14. Yuriorkis Gamboa (featherweight)
I could hardly be more worried for my boy YURIORKIS GAMBOA! taking on #16 Brandon Rios in April, two divisions north of his best. But the winner could be looking at top 10 status, and it’s a hell of an intriguing match-up.
15. Miguel Cotto (junior middleweight)
As with Bradley-Pacquiao, it’s almost impossible to underestimate what a win over Mayweather would do for Cotto’s career. He’d go from a popular action hero who never won “the big one” to a huge career highlight. He’s got a while to figure out how to make it happen.
16. Brandon Rios (lightweight)
A win over Gamboa in April could get him P4P status, but it could also put to rest once and for all the doubts about whether Rios is too basic to deal with a quick, slick boxer. A loss could confirm those doubts.
17. Carl Froch (super middleweight)
The Ward loss was a bad one, but a win over Bute could get him right back in the top 10 where I was virtually alone in putting Froch. Jermain Taylor, Jean Pascal, Andre Dirrell, Arthur Abraham, Bute… what’s not top-10ish about that?
18. Anselmo Moreno (bantamweight)
You wish Moreno would get a big fight coming off that eye-opening win over Vic Darchinyan — looking at you, Mares — but an April fight against David De La Mora, who recently came very close to beating Koki Kameda, might actually help Moreno’s P4P status a touch.
19. Brian Viloria (flyweight)
Viloria can’t seem to win two big fights in a row, but if he got revenge in April in a third meeting with Omar Nino Romero, he’d finally be worth more than a peripheral mention on a pound-for-pound list and maybe, just maybe, become someone who belongs.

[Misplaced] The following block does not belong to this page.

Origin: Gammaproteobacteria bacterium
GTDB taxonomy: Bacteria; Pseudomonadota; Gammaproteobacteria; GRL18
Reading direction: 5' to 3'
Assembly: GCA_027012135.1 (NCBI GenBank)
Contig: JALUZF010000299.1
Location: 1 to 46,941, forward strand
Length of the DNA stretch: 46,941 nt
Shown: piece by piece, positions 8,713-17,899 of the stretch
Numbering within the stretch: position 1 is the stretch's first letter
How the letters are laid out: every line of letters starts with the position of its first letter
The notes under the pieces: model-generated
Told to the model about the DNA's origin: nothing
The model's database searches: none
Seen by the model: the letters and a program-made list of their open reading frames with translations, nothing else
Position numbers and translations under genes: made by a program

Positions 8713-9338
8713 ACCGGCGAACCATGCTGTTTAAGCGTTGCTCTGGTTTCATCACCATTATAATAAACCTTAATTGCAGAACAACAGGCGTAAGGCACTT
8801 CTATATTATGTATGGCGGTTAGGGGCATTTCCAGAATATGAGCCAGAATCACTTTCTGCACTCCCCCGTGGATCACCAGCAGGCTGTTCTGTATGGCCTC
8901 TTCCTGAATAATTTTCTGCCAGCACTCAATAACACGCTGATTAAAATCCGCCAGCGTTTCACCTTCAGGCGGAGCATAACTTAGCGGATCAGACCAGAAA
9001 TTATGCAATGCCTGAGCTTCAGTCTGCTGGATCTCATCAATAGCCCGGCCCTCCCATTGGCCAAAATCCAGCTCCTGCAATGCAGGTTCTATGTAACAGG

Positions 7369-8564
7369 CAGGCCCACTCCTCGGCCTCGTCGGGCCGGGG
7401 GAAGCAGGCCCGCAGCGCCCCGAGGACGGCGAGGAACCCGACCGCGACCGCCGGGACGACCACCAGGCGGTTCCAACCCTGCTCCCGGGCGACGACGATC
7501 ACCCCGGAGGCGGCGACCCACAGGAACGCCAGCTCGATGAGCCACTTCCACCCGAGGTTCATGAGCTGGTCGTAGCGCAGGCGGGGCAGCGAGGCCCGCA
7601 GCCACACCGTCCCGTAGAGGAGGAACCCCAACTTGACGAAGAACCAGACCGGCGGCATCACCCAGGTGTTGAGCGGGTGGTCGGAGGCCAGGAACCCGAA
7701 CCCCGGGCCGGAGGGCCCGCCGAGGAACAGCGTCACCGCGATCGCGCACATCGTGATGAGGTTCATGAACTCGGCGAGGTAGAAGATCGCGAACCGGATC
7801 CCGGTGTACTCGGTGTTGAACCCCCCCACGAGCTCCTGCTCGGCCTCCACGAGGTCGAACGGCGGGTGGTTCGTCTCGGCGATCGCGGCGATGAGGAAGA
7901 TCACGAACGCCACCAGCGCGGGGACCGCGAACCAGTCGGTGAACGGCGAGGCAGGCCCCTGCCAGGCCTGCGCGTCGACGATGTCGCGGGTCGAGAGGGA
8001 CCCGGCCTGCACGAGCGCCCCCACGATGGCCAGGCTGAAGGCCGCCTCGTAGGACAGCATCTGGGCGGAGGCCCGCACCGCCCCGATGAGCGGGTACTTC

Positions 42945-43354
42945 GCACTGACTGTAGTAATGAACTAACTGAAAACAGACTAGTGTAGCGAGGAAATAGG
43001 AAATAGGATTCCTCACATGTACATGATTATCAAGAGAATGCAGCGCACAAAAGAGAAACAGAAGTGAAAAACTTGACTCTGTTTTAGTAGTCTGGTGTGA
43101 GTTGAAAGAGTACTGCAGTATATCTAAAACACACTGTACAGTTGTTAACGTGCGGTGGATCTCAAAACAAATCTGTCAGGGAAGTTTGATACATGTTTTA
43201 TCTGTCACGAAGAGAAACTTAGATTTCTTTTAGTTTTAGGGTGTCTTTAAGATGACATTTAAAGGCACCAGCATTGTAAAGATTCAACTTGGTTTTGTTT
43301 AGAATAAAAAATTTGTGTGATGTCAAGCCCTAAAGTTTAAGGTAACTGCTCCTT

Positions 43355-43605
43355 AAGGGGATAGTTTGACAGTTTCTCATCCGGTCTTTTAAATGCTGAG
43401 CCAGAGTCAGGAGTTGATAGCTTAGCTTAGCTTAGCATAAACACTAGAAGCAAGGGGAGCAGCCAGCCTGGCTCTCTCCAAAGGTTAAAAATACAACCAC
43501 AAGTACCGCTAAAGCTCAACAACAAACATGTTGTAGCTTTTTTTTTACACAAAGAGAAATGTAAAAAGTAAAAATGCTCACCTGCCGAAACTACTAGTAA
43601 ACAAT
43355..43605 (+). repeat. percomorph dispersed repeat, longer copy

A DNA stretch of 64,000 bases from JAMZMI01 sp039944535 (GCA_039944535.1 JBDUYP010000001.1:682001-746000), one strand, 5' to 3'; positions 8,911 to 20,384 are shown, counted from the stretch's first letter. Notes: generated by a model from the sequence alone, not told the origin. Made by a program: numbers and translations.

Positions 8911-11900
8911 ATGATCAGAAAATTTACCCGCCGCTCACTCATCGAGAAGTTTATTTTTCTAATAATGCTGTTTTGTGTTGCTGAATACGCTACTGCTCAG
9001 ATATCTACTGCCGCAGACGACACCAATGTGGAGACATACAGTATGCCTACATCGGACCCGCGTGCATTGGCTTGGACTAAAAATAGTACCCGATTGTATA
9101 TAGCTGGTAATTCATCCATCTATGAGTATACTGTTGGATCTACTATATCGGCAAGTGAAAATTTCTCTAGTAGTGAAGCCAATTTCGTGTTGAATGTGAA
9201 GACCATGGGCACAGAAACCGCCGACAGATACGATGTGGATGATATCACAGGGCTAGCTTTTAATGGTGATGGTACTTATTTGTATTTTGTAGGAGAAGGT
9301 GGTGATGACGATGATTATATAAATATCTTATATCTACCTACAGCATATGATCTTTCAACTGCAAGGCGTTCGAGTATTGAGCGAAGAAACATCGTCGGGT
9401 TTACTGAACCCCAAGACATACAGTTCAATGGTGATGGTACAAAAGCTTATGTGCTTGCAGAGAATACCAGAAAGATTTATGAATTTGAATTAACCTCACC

20. Lamont Peterson (junior welterweight)
Lamont narrowly missed the list last time, so he replaces Pongsaklek Wonjongkam by default. If he beats Amir Khan once more in a rematch in May, he will have dispelled any notion that the first win was a fluke. But inhabiting the final spot is always a risky place to be, in the interim.
Honorable mentions: Roman Gonzalez; Amir Khan; Giovani Segura; Andre Dirrell; Mikkel Kessler; Orlando Salido; Juan Manuel Lopez; Erislandy Lara; Paul Williams; Chris John; Robert Guerrero; Toshiaki Nishioka; Devon Alexander; Pongsaklek Wonjongkam
(Here's what I had written about Pong...)
9. Pongsaklek Wongjongkam (flyweight)
Here's another guy fighting this weekend who will do nothing, I repeat nothing, for his pound-for-pound status. Sonny Boy Jaro isn't a total novice like some of Pong's opponents when he's just staying busy, but he's well over the hill and his record is looking pretty shoddy these days. Pong is potentially vulnerable -- like a couple people ahead of him -- depending on what happens with the next two men.
(Obviously, Jaro pulled off the big upset in a knockout win. Turned out Pong was vulnerable for other reasons, too.)]